Person of Interest

Jim Caviezel, Person of Interest

Jim Caviezel, Person of Interest

Bobby Bank/WireImage

Another show about an ex-CIA operative-turned-vigilante in New York City. Person of Interest, which ran from 2011 to 2016 on CBS, follows John Reese (Jim Caviezel), whose life has fallen apart after leaving the agency, partially as a result of the things he had to do. He gets recruited by billionaire tech genius Harold Finch (Michael Emerson) to work for a vigilante program that uses an advanced artificial intelligence to stop crimes before they happen. He's the special ops guy on a team that also includes a hacker, as all TV teams must. Person of Interest is a sci-fi show, which The Equalizer is not, but it has a similar procedural-with-season-long-arcs structure and themes of working outside the system to do what's right. It's also a truly intelligent show, with sophisticated explorations of free will and artificial intelligence. 


Jennifer Garner, Alias

Jennifer Garner, Alias

Norman Jean Roy, ABC via Getty Images

This action classic was created by J.J. Abrams and ran for five seasons between 2001 and 2006. It stars Jennifer Garner as Sydney Bristow, a CIA agent working undercover as a member of an elite criminal organization called SD-6. Her father, Jack (Victor Garber, one of the only actors who can match James Spader for idiosyncratic charisma), is also a CIA agent who's infiltrated SD-6, so espionage becomes a family affair. Along the way, Sydney falls in love with her handler Michael Vaughn (Michael Vartan) and wears many, many wigs. There's more spy stuff than there is on The Equalizer — Sydney is in the CIA, not formerly in the CIA like Robyn — but as a female-fronted action drama, it can't be beat.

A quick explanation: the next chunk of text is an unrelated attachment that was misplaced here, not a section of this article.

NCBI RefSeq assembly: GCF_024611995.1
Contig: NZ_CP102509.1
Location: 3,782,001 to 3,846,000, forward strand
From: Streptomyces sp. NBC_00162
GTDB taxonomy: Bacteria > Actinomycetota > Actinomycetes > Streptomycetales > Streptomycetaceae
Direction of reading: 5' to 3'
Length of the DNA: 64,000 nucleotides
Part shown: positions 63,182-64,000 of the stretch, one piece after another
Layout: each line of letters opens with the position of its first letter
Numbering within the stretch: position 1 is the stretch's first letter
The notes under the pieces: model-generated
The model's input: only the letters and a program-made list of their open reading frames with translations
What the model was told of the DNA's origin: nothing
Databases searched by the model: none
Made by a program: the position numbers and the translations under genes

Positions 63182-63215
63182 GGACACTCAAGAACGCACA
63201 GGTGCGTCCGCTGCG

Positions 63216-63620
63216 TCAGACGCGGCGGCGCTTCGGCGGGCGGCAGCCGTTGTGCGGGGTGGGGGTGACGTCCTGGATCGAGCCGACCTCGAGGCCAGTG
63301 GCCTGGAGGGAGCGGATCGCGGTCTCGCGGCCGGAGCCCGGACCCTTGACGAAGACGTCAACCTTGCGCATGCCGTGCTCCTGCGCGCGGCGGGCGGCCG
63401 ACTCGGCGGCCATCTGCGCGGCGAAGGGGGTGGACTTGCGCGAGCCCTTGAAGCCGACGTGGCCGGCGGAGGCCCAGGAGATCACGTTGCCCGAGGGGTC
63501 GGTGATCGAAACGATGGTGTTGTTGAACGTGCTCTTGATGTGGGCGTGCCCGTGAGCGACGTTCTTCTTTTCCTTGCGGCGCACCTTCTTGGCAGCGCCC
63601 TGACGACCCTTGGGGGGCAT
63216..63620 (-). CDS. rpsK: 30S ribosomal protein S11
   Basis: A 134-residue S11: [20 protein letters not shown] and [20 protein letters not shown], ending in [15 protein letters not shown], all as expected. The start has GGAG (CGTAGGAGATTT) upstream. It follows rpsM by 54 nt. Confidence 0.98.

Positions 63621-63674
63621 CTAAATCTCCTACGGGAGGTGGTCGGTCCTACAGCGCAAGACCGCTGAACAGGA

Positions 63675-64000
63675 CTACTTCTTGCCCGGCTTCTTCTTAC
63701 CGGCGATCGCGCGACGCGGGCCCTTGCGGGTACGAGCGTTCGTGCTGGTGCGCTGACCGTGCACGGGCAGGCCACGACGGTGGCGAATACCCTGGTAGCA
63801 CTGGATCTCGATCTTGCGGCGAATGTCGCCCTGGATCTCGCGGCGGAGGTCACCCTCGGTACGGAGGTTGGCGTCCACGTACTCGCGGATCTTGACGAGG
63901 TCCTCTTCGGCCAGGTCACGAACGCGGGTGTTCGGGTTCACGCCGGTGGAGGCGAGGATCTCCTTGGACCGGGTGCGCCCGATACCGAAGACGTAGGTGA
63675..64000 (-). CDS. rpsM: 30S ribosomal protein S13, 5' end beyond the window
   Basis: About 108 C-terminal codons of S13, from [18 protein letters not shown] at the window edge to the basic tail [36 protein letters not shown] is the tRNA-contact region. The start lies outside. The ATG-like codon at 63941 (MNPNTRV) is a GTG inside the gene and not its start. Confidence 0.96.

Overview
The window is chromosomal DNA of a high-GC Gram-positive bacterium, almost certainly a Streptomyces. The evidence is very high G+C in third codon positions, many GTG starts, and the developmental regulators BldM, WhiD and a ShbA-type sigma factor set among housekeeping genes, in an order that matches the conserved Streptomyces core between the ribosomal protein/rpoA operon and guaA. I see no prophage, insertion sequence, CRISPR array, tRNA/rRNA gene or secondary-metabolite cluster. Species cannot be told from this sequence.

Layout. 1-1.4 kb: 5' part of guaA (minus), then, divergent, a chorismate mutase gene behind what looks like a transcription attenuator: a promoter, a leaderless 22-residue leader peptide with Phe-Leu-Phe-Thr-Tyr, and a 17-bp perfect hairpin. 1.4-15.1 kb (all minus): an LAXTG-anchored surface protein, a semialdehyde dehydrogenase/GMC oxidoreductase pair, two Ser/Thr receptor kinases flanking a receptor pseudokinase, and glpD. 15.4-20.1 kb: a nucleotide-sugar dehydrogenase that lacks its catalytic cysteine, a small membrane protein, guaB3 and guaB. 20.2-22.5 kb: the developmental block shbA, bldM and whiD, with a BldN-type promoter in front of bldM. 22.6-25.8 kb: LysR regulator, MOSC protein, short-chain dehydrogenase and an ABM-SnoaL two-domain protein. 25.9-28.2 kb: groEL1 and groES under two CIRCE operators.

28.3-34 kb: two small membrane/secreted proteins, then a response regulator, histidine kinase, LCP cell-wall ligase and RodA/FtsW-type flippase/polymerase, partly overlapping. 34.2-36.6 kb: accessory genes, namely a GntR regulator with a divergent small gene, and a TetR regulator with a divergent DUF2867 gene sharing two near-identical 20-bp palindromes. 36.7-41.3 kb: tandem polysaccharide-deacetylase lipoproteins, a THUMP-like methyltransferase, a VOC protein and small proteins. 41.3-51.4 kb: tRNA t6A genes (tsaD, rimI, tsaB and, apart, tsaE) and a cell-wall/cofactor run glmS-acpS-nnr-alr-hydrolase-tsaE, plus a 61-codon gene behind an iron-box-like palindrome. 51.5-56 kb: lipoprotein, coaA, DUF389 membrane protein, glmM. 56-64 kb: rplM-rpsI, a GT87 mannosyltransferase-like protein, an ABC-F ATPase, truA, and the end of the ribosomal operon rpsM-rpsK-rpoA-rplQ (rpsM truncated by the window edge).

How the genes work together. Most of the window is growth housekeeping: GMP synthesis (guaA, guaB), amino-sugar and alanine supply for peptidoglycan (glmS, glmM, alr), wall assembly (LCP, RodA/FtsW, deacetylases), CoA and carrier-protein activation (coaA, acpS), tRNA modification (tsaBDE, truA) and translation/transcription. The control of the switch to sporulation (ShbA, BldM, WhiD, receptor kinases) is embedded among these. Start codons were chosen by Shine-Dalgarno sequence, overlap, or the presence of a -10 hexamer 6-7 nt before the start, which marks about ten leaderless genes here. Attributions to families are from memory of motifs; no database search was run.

Burn Notice

Jeffrey Donovan, Burn Notice

Jeffrey Donovan, Burn Notice

Glenn Watson/NBCU Photo Bank/NBCUniversal via Getty Images

Yet another highly entertaining action drama about a former CIA agent. The charming Jeffrey Donovan stars as Michael Westen, who is suddenly and without explanation blacklisted from the agency and sent home to Miami, where he has to work as an unlicensed private investigator to make ends meet while trying to figure out who burned him and why. It ran for seven seasons on USA from 2007 to 2013. It's another one with a more playful tone than The Equalizer, but like The Equalizer it's a fun melange of spy stuff, crime stuff, and extrajudicial stuff with a mix of season-long and episodic stories. 

The Equalizer

Edward Woodward, The Equalizer

Edward Woodward, The Equalizer

CBS Photo Archive/Getty Images

If you like the reboot, why not check out the original? It all started with this series that ran from 1985 to 1989 on CBS. It starred dignified British actor Edward Woodward as retired intelligence operative Robert McCall, who did the same thing Robyn McCall does, helping downtrodden people get justice from powerful people taking advantage of them. It makes the most of its gritty '80s New York City setting, and watching it now, it's really fun to see the early-career guest appearances from people who became TV and movie fixtures who are still around today, including one of the first screen appearances by Sam Rockwell